A few years ago, I spent six months doing a story on a squad of homicide detectives in lower Manhattan. I was curious about, among other things, whether they felt "handcuffed" by the need to give Miranda warnings once an accusatory relationship had developed between them and a suspect. A couple of the detectives were of the firm opinion that until all the justices of the Supreme Court worked a few police tours -- preferably at night in certain neighborhoods where no cabs ever stop -- they ought to quit making life even more complicated for cops.

Most of the detectives, however, especially the older ones, had no beef against the Miranda decision. "It took a while for me to admit it," one of them told me, "but having to give those warnings made us clean up our act. This way, we make better cases, and more of them stick."

But police attitudes are beginning to shift again, as the Supreme Court, in the words of Justice William Brennan, increasingly engages in "a balancing process in which the judicial thumb apparently will be planted firmly on the law enforcement side of the scales."

In the last term, the court began to eviscerate the exclusionary rule (unconstitutionally seized evidence cannot be used in court). And in another case a start was made at weakening the protections of Miranda when the court declared there are times when police can ask questions first, and only afterward need give the accused their rights. This new exception comes when "public safety" -- a rather broad and uncertain term -- is involved.

In a 6-3 decision in March, Oregon v. Elstad, the court delivered so fierce a blow to Mranda that Justice Brennan, the Great Dissenter of this time, felt impelled to say that the high court is becoming "increasingly irrelevant in the protection of individual rights."

In this case, police obtained a confession without giving the suspect his Miranda warnings, aware that the confession could not be used in court. The police finally did inform the suspect of his rights to remain silent, have a lawyer present and have the state pay for a lawyer if he could not afford one. The man confessed again. The majority of the court said that although the first confession was inadmissible, the second was okay because he had been given his rights. But as any cop knows, once someone has confessed, he figures it's all over. The cat is out of the bag and can never be put back in.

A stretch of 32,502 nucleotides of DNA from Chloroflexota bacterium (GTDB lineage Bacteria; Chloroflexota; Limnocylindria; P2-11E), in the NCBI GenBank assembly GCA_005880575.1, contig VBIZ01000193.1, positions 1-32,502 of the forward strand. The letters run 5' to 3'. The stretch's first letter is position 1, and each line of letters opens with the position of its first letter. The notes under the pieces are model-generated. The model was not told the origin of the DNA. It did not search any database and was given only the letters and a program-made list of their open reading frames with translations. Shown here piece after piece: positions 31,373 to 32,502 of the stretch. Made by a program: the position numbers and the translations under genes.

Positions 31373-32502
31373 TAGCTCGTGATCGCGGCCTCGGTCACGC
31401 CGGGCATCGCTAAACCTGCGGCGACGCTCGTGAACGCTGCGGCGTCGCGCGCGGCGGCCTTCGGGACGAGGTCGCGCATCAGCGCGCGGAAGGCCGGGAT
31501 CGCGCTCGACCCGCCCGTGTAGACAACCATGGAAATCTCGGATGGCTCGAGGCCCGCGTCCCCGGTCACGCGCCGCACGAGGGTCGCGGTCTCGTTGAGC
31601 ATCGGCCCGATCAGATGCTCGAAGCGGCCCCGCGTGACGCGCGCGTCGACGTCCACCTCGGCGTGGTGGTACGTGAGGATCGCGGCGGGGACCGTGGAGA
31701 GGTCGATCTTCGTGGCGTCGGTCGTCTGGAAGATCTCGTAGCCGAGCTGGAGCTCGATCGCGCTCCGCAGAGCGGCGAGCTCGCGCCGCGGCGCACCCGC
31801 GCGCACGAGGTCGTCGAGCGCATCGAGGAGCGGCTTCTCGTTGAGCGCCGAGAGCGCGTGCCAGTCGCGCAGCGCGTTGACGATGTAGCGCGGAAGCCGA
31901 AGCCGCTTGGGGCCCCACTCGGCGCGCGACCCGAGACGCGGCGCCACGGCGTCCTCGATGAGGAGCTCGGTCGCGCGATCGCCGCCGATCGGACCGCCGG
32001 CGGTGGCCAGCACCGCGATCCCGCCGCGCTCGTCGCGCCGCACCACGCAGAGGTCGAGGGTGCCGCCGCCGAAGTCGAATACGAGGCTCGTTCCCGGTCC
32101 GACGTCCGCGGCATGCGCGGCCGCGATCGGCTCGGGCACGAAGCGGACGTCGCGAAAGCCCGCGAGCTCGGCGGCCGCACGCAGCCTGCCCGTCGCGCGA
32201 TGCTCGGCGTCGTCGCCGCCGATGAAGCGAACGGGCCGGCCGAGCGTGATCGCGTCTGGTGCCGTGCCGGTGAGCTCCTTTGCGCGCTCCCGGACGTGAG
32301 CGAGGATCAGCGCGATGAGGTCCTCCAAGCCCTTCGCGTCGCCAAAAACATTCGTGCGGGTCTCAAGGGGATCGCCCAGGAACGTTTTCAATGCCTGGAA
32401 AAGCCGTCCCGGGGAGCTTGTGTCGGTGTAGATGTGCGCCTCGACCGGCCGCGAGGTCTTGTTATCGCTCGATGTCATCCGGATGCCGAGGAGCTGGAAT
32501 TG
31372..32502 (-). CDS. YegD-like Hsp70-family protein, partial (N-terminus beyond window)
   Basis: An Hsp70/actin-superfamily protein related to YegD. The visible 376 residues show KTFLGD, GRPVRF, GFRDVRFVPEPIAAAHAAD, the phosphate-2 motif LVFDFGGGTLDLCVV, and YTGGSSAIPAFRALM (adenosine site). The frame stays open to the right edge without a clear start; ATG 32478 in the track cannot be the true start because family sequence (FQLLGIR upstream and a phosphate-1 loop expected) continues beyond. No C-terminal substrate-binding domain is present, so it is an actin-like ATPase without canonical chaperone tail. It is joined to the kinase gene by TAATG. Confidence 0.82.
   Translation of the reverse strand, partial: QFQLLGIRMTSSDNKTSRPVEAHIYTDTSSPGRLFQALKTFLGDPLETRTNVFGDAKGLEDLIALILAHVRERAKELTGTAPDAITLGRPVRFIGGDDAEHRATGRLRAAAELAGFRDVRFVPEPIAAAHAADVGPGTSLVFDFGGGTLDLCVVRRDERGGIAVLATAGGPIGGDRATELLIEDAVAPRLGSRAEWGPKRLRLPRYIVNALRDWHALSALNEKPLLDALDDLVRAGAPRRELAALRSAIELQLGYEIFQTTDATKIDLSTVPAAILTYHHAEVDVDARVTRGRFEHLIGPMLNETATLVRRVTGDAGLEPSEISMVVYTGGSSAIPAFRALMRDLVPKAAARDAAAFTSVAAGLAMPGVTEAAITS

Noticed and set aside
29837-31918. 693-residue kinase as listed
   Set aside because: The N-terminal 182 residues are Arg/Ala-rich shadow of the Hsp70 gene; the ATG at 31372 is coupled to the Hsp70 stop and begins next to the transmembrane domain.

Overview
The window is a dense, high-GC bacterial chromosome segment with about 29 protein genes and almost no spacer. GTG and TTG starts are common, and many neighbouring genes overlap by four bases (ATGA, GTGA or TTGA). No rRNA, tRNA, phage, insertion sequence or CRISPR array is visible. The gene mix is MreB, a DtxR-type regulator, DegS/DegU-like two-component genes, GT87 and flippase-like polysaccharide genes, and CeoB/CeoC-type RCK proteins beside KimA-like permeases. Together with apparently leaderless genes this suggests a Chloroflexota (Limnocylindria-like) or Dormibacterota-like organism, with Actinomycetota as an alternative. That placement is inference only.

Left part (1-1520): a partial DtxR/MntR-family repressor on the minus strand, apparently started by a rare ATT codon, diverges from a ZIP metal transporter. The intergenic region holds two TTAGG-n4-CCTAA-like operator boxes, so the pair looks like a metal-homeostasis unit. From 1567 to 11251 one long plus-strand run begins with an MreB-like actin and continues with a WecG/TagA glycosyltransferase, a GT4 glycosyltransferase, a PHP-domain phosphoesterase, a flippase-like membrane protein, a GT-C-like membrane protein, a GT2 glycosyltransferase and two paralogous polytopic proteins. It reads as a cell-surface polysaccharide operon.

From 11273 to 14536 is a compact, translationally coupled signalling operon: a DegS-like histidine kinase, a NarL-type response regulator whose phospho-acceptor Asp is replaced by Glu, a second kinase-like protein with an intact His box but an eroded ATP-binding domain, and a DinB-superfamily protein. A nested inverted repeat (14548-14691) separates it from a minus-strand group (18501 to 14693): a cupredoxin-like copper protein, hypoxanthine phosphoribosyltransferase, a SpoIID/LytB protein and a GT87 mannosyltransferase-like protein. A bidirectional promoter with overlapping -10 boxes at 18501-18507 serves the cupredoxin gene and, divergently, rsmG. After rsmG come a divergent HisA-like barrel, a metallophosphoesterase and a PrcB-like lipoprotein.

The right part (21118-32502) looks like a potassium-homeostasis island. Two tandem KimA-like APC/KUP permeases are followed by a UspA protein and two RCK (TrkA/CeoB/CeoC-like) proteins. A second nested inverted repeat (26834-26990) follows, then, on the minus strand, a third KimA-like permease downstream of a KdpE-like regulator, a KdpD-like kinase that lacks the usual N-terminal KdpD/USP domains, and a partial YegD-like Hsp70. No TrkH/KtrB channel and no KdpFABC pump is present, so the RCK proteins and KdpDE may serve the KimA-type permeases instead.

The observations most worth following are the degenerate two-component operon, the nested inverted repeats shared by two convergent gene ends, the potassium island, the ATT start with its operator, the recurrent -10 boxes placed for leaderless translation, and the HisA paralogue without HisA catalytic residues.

Or as Michigan University law professor Yale Kamisar told me: "It's a silly concept -- telling someone he can remain silent and has a right to a lawyer after he's already made an incriminating statement. 'Why tell it to me now?' The reasoning of this decision would indicate that the doctrine of excluding the fruit of the poisonous tree no longer applies to Miranda violations. If this is so, there would be nothom using the information in the first impermissible confession to get a search warrant on the basis of probable cause."

Fred Joseph, an attorney in Hyattsville, is legal director of the Prince George's County Chapter of the ACLU. He also has a number of cops as clients, usually in administrative matters. "They tell me these days," says Joseph, "that the Supreme Court is letting them do whatever they want. These police officers now see the Constitution as a document of technicalities, not a document of fundamental individual rights." And they say to Joseph, knowing of his ACLU work, "your technicalities are down the tube now."

Recently, a civilian client of Fred Joseph, a nurse, Jane Bolding, was held by police for 35 hours. Suspected of a mercy killing at Prince George's County General Hospital, "she was in an accusatory context from the moment they knocked on the door of her house," says Joseph. "During questioning, when she asked to leave, she was told she could not. Whenever she fell asleep, she was awakened. Four lawyers tried to get in to see her during those hours of questioning, and

they were not let in. I have reason to believe the police involved had consulted the Oregon


After 24 hours, the nurse allegedly wrote an incriminating "apology," which police call a confession. It was not until 11 more hours later, Fred Joseph claims, that she was given her Miranda rights. In this case, the cops may have been a bit too enthusiastic in celebrating their new edge from the Supreme Court. The state's attorney has been distancing himself from the case. In future cases, police are less likely to act as if they were in a B movie of the 1930s.

"When I started practicing law 15 years ago, Fred Joseph says, "if your client got a bad deal in the trial court, you figured there'd be a fighting chance in the appellate courts -- with the Supreme Court looking over everyone. Today, if you don't win at the lowest level, it's downhill from there."